Importantly, books are also a great way of letting a child know that they are not alone in feeling the way they do. There is nothing more comforting than knowing that someone, at some point in time, has had a similar problem to you. You are not the only one to struggle.

And thankfully, there some fantastic picture books out there, covering all kinds of subjects. Divorce, serious illness, operations and bereavement, for example. There are also books on more everyday situations, such as starting school,potty training and moving house.

The Little Parachutes is an excellent resource if you are looking for something specific. https://www.littleparachutes.com/ They recommend an extensive collection of books, arranged very helpfully by topic. They also provide a short overview to help you decide if the book is the right one for you.

Here are a few tips for sharing stories in this way;

Pick a moment that feels right and get comfortable. Try to be as relaxed as possible, like you would during anyother story.
Show you are interested by making positive comments about what the child sees and hears, and in order to keep the conversation going. “I see it too!” “Oh!” “And then?” “Yes, she does look sad.”
Reflect and use emotional labelling; “I’m sensing you’re feeling worried/ anxious/ upset…” “This seems important to you.”
Encourage your child’s independence and problem-solving skills by responding to their questions with open-ended questions. For example; ‘That’s a good question. Why do you think the girl is crying?’ How, which, what, where, who and which questions are good, also.
Always comment positively and value their responses,even if you don’t necessarily agree. This validates a child’s feelings and will encourage them to share other things with you.
Be led by the child, at their own pace and time so that they have the control. If they aren’t particularly talkative, don’t push it.
Remember it’s ok to get upset. We perhaps don’t want to worry children by letting them see us tearful. But if chidlren do see us upset, this can give them the permission to be tearful, too. Chidlren will learn that we don’t have to hold our feelings in and that it’s ok to struggle and be honest about our emotions.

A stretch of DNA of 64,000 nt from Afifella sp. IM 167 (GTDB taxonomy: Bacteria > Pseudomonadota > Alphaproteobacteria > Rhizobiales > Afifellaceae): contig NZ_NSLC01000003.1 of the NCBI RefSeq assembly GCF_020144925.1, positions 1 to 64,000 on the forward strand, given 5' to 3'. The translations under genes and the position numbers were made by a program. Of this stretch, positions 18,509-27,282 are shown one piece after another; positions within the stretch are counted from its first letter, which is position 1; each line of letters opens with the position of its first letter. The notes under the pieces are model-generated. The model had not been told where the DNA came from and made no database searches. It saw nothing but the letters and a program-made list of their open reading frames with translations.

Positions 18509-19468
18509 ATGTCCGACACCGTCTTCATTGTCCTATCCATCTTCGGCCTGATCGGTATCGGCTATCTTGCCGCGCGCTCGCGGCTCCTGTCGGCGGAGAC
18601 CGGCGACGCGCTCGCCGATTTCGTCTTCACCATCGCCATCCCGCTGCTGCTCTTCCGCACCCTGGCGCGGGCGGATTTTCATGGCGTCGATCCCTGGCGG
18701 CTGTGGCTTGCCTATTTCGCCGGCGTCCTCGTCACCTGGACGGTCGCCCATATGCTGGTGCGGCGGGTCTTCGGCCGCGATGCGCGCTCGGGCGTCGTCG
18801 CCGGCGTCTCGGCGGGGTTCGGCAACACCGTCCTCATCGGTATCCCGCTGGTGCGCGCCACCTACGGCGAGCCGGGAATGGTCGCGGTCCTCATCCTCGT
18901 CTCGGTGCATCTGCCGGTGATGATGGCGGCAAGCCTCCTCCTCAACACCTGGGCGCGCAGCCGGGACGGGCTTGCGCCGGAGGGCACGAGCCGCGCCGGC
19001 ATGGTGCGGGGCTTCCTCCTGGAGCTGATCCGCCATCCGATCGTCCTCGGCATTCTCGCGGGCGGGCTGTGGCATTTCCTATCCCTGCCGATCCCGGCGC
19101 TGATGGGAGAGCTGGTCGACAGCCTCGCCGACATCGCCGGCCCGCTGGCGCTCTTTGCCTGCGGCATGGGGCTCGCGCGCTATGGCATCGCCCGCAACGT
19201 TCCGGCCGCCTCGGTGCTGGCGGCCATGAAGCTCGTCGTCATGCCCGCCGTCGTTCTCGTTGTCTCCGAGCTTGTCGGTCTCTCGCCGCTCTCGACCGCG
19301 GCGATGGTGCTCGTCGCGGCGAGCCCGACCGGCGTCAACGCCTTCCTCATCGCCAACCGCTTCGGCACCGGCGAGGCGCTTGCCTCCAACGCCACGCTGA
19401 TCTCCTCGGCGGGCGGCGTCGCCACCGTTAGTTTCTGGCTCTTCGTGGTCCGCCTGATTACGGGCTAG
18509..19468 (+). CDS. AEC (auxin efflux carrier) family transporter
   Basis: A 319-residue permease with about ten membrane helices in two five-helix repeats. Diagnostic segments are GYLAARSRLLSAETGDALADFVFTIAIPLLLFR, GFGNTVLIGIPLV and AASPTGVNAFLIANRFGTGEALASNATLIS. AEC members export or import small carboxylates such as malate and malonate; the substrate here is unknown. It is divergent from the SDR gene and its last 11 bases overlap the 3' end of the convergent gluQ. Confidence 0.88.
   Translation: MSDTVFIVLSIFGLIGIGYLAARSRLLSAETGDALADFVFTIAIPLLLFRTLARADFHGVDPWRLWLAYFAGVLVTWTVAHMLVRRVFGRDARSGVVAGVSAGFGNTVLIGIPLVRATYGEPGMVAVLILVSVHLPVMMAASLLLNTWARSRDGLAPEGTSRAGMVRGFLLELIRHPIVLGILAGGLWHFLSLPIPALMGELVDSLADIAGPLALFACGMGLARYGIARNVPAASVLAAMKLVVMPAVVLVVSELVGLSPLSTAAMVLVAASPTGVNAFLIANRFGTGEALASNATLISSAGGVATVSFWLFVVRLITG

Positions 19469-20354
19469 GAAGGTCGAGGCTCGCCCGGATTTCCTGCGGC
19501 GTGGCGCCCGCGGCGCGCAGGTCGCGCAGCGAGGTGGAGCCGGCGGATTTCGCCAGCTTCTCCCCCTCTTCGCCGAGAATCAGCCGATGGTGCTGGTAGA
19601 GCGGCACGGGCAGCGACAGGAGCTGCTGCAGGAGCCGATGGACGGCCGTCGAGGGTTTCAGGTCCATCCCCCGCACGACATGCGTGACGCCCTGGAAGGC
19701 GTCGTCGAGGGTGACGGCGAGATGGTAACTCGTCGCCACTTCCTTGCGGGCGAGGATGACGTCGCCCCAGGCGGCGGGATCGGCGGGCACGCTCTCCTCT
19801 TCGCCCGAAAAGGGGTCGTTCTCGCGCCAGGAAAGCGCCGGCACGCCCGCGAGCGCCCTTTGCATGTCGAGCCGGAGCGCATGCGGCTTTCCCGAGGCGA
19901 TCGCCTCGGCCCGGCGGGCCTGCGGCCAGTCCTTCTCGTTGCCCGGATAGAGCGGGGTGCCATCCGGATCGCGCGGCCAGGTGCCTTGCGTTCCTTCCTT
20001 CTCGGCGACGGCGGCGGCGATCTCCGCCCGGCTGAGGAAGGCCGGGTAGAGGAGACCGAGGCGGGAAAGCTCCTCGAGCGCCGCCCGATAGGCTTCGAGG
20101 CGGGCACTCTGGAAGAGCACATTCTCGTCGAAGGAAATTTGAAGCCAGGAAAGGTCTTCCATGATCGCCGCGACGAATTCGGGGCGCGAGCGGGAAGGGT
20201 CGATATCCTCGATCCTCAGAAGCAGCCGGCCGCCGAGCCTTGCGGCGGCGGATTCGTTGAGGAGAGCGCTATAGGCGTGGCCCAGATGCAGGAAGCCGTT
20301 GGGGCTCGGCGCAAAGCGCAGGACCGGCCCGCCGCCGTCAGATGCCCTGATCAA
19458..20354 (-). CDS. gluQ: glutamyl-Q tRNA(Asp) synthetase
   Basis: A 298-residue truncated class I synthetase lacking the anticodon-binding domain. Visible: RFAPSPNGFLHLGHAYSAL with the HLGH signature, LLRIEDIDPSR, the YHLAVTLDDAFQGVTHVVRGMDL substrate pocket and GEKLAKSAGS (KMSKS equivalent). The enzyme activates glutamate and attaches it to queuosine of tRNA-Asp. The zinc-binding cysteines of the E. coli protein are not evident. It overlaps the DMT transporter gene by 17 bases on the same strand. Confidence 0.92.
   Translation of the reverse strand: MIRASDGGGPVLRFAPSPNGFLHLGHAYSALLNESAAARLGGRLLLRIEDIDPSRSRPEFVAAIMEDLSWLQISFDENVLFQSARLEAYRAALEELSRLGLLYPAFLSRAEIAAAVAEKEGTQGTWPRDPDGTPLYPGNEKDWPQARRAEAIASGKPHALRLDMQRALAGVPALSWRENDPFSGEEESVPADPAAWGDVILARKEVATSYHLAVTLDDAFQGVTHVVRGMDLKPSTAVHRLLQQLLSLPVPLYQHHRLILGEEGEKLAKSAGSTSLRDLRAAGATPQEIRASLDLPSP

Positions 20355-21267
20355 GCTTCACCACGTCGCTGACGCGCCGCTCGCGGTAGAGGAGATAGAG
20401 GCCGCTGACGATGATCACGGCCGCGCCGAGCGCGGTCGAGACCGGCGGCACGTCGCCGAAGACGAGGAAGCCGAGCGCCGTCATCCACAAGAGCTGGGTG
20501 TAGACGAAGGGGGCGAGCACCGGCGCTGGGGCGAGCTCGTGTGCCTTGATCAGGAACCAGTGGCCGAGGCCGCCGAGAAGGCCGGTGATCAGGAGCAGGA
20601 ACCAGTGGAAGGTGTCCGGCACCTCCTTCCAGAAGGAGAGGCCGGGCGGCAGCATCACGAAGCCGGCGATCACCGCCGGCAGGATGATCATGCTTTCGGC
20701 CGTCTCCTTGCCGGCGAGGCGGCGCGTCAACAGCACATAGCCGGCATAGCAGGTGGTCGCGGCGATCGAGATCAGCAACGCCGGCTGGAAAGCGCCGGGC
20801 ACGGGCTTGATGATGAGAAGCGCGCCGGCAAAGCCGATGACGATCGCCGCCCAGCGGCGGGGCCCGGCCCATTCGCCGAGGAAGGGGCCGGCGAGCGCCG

Of course, we would love to protect our children from all the hardships that life offers. The well-known phrase ‘wrapping up in cotton wool,’ can feel very appealing sometimes. But they can be more resilient than we give them credit for. Trees and plants have a flexibility that enables them to wrap around objects and incorporate them into their growth. And we can learn to be resilient in the face of challenges too, with time, love and support from those close to us.

Reading stories isn’t the only type of creativity that can be used to support children through difficult issues. It might be that drama or music or dance or art could also support your child expressing how they feel.

But if you are looking for a non-threatening way of exploring something tricky, a book could be a good place to start. And I know I speak for all involved in the making of The Tide, when I say we are thrilled to think that our story might play a small part in supporting families with a difficult diagnosis, helping them live well with dementia.

8D26E0F8-BAA7-4FA0-84ED-C39A01EFA266Clare is a primary school teacher and children’s author who lives in the South West of England with her husband and two children. She writes picture books and early readers, sometimes funny and sometimes lyrical, but always hopes her books bring a little added something to story time. You can find out more about Clare here on her website www.clarehelenwelsh.com  or by following her on Twitter @ClareHelenWelsh. She is represented by Alice Williams at Alice Williams Literary.

Excellent advice from Clare on the power of books to start difficult conversations.  Thank you.

Library Girl.

*Thank you to Little Tiger Press for sending me this title to review*

2 thoughts on “‘The Tide,’ by Clare Helen Welsh, illustrated by Ashling Lindsay.